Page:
Visit www.harrisand.org to read more about the sandcastles; learn how they are made and see pictures of other winners and categories from this and previous years.

Looking at these sandcastles reminded me of when my family used to visit the beach when I was young. My sisters and I spent what seemed like hours playing in the sand, building sandcastles or burying each other. It was fun to watch our footprints disappear and the sandcastles crumble when the waves washed over them.

We just played. No competition or expectations of perfection. Just footprints and sand. You could say that we had our own luny landings in the sand.

Other creative pursuits we entertained ourselves with were fingerpainting, play dough, popstick sculptures and papier mâché. We were pretty creative with annoying each other and our mother too. Anything to pass the time.

Although I’d never been there, as an eight-year-old I drew a lot of pictures of Switzerland. Pictures of pointy snow-capped mountains with green pastures at their feet, speckled with awkward curly-haired sheep.

As a kid you can draw anything and it gets a gold star. We all have the creative gene, but that doesn’t mean you have to win a first prize trophy with it.

I have heard some people claim, “Oh I wish I was creative,” or “I’m just not very creative.” To those people I would say that certain things move us to express ourselves and we are drawn to do this in unique ways. Creative possibilities are everywhere and for every age.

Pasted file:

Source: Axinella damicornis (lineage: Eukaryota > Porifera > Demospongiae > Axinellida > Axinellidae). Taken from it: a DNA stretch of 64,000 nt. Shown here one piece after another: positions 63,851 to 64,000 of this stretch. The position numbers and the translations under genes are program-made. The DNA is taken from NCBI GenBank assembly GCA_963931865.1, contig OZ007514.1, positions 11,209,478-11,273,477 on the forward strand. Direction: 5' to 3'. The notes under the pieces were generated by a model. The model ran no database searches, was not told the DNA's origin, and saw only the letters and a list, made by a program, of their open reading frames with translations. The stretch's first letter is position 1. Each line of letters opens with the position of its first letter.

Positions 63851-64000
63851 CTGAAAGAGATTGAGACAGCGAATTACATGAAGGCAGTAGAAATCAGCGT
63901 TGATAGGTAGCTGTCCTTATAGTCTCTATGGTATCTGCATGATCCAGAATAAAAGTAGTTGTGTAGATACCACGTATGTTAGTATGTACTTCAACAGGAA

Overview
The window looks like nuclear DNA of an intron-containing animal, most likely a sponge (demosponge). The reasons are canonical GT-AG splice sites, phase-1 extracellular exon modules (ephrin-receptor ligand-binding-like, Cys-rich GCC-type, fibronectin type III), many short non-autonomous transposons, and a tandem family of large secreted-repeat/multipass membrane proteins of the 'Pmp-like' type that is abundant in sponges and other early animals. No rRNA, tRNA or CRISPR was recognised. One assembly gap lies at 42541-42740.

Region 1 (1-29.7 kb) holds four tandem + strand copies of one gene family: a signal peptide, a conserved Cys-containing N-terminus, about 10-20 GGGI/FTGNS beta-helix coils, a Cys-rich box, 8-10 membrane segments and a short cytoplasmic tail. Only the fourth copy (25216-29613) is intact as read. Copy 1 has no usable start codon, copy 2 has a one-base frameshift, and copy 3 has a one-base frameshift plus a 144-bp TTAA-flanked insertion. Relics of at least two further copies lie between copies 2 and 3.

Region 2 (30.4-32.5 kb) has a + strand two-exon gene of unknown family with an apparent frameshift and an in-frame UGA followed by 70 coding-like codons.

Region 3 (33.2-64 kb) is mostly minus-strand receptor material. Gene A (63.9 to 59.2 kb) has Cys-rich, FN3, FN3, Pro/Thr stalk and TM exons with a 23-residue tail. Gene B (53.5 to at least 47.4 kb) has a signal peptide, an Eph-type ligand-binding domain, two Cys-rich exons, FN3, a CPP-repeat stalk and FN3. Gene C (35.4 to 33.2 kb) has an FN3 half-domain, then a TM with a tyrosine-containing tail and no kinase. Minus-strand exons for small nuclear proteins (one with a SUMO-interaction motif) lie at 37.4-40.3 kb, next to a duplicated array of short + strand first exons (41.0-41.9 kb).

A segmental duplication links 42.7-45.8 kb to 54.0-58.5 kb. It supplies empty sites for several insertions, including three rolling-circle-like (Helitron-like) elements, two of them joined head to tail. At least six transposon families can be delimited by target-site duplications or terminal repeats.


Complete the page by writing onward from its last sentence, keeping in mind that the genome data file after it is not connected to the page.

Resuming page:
As Margaret Atwood said in an article written for the Globe and Mail:

“[We] form book clubs and join classes of all kinds – painting, dancing, drawing, pottery, photography – for the sheer joy of it. [We] sing in choirs, church and other, and play in marching bands. Kids start garage bands and make their own videos and web art, and put their music on the Net, and draw their own graphic novels. … Knitting and quilting have made comebacks; gardening is taken very seriously; the home wordworking shop is active. Add origami, costume design, egg decorating, flower arranging, and on and on… [people], it seems, like making things, and they like appreciating things that are made.”

I started creative writing at age 10 and from that time on I knew I wanted to write. It was more than 30 years before I took this seriously and allowed myself the satisfaction of bringing that passion into my life.

Life has a way of getting in our way, or rather, we let it. Circumstance and lack of time play a major role in this. But I wonder how much of our apparent lack of or resistance to creativity is because we get in our own way? We hope for that trophy or gold star and if we don’t believe in ourselves enough, we won’t even try to reach for it.

Here are a few questions to get the conversation started. But, feel free to be creative – be different – and share what is on your mind about your own creative pursuits.

1. Have you let competition, self-doubt or your ego get in the way of letting creativity flow?
2. If yes, what have you cost yourself? If no, how has this fed you and your life?
3. In your opinion, how have the sands of time sculpted creative pursuits?

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Photo Credit: Davina Haisell